The two types of ink are liquid ink and ink sticks, which are made from lampblack and glue. Once ground and mixed with water, Chinese ink does not fade like Western ink does upon exposure to light, hence the long-lasting quality of Chinese calligraphic works. The viscosity of ink can be used for artistic expression as well as control of color. Contrary to the Western inkwell’s single purpose of holding ink, Chinese inkstones have multiple purposes: they can serve as paperweights, ink containers, or even as art objects. In addition, the quality of the inkstone directly affects the type and speed of ink that is ground; the smoothness/roughness of the inkstone can affect how wet the ink becomes. Lastly, the Xuan paper (often called rice paper) used in calligraphy consists of plant fibers with good surface tension, which affects how the ink appears with different strokes.

3. Various scripts and styles

The various scripts and styles in Chinese complement each other but developed at different times in Chinese history and are used for different purposes.

First, the scripts did not develop along a single chronological line. More than one script could be developed and used simultaneously. The Seal and Clerical scripts, for example, both developed around the Warring States period (403–221 BCE). Research shows that the Clerical Script was developed gradually in the pre-Qin era (221 BCE) and matured in the Han dynasty (206 BCE–220 CE).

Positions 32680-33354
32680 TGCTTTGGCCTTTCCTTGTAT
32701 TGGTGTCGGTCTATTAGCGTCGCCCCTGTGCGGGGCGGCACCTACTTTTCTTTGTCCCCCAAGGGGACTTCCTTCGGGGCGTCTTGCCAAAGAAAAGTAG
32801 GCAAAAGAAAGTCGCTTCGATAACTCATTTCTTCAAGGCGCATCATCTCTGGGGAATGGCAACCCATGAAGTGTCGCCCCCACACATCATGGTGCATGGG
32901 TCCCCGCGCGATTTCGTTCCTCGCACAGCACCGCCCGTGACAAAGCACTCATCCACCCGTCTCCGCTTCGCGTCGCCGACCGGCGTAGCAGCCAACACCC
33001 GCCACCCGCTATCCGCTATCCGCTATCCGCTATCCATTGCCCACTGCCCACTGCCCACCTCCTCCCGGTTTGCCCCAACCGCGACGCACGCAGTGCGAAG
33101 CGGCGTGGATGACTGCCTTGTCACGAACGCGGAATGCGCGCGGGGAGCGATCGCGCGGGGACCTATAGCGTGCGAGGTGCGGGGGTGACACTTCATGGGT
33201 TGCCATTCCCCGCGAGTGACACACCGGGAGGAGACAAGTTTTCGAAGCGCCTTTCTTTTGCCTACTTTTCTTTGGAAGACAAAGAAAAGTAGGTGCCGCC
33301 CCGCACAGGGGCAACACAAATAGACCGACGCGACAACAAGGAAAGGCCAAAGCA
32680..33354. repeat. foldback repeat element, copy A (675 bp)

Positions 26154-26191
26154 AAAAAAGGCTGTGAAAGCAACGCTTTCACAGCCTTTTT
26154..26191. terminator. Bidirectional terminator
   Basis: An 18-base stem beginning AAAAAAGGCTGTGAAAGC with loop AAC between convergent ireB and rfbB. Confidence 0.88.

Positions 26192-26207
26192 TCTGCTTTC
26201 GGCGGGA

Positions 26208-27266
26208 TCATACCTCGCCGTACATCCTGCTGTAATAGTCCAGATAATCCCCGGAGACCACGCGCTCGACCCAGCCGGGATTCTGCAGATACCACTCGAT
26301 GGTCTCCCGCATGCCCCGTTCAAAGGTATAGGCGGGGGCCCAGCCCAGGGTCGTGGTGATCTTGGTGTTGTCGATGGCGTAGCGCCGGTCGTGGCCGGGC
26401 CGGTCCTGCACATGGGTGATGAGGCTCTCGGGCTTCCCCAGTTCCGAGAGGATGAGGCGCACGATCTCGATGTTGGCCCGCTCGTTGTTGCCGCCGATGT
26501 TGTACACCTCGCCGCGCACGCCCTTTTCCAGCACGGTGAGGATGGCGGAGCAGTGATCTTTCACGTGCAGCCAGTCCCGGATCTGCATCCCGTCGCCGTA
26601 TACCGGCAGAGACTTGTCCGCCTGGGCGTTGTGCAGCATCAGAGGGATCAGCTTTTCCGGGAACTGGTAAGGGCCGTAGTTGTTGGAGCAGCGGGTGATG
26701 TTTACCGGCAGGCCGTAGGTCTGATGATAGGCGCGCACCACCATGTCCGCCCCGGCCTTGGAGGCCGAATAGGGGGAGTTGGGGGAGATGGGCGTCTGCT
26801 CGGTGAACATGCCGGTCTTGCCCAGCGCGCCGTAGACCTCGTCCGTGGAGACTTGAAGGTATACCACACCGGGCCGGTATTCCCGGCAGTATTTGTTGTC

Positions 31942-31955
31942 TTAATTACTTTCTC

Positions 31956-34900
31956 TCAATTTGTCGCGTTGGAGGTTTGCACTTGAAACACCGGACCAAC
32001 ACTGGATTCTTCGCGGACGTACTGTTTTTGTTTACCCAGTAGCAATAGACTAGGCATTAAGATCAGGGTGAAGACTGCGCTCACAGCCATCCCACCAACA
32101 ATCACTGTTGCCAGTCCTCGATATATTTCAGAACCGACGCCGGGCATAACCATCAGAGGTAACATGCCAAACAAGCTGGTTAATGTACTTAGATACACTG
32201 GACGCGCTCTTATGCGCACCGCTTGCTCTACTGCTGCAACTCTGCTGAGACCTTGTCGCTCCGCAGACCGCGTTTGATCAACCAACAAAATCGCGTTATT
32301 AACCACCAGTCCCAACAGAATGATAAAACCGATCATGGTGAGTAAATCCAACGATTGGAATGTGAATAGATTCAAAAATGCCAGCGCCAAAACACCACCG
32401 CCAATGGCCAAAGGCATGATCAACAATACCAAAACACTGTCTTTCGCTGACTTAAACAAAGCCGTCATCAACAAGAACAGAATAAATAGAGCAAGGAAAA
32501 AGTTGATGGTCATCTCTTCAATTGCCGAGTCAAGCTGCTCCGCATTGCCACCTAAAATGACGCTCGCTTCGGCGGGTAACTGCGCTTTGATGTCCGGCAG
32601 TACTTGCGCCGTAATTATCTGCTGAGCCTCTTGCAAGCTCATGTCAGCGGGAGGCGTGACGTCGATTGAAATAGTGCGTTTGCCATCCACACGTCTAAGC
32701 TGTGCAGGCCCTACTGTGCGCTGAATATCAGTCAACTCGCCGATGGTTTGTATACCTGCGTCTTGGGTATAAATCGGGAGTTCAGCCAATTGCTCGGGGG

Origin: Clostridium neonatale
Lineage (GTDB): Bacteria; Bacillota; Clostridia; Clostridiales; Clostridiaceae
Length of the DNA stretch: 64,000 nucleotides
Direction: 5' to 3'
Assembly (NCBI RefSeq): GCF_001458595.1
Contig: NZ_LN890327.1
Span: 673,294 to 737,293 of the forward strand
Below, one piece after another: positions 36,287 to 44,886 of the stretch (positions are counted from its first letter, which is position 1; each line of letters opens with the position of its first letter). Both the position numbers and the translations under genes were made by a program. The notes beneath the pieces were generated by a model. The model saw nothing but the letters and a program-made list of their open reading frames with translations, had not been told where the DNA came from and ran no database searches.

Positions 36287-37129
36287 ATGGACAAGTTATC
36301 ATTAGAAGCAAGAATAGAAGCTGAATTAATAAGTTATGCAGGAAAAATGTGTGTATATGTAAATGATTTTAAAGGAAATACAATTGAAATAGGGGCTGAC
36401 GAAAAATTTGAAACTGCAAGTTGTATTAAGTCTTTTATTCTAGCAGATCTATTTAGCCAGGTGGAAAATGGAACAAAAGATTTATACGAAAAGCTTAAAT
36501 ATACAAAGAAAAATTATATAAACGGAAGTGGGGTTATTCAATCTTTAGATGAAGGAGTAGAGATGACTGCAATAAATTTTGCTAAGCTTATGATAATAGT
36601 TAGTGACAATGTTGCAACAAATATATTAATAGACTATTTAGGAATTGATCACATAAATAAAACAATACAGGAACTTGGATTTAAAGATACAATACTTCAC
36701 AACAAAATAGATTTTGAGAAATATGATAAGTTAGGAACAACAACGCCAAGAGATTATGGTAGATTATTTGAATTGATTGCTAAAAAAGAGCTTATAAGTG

Second, the development of the various scripts was not mutually exclusive. That is, the beginning of a new script did not define the end of an old one. The development of Regular Script, for example, helped the Cursive and Running styles mature.

Third, the exact time of the development of various scripts, especially the Regular Script, is still not settled. During the Tang dynasty (618–907), a large number of calligraphy masters brought the Regular Script to its maturity.  [Reference: Li, Wendan, 2010, 100–123.] The earliest examples of Chinese writings are from the Shang dynasty (c. 1570–c. 1045

The earliest examples of Chinese writings are from the Shang dynasty (c. 1570–c. 1045 BCE), in which inscriptions on oracle bones and turtleshell were created as part of divination (hence Shell or Bone Script). About 154,000 of these oracle bones have been unearthed, from which fewer than half of the 4,700 incised characters have been deciphered.

4. The two main characters in this book

 王羲之  Wáng Xīzhī [phonetic pronunciation: Wong Shee-Jer]

(303–361 CE) [Chinese calligrapher, the Sage of Calligraphy]

王献之 Wáng Xiànzhī [phonetic pronunciation: Wong Shee-an Jer]

(344–386 CE) [Chinese calligrapher, the seventh son of Wang Xizhi]

“As long as he can remember, Xian has wanted to be a great calligrapher, like his father. Calligraphy is more than writing—it’s painting—and Xian learns how much work and creativity go into what look like effortless strokes. Based on the actual story of Xian and his famous father, Eighteen Vats of Water is about determination, creativity, and learning how to see, as well as the importance of family traditions.” —from the back cover of the book.

Wang Xizhi 王羲之 (303–361 CE), known as the Sage of Calligraphy, is the most famous of all Chinese calligraphers. His work represents the summit of the art. Wang Xizhi lived in the Jin dynasty (265–420 CE). During his time, there were three major popular styles of calligraphy: Regular Script, Running Style, and Cursive Style. Wang Xizhi excelled in all three, although he was best known for his Running Style.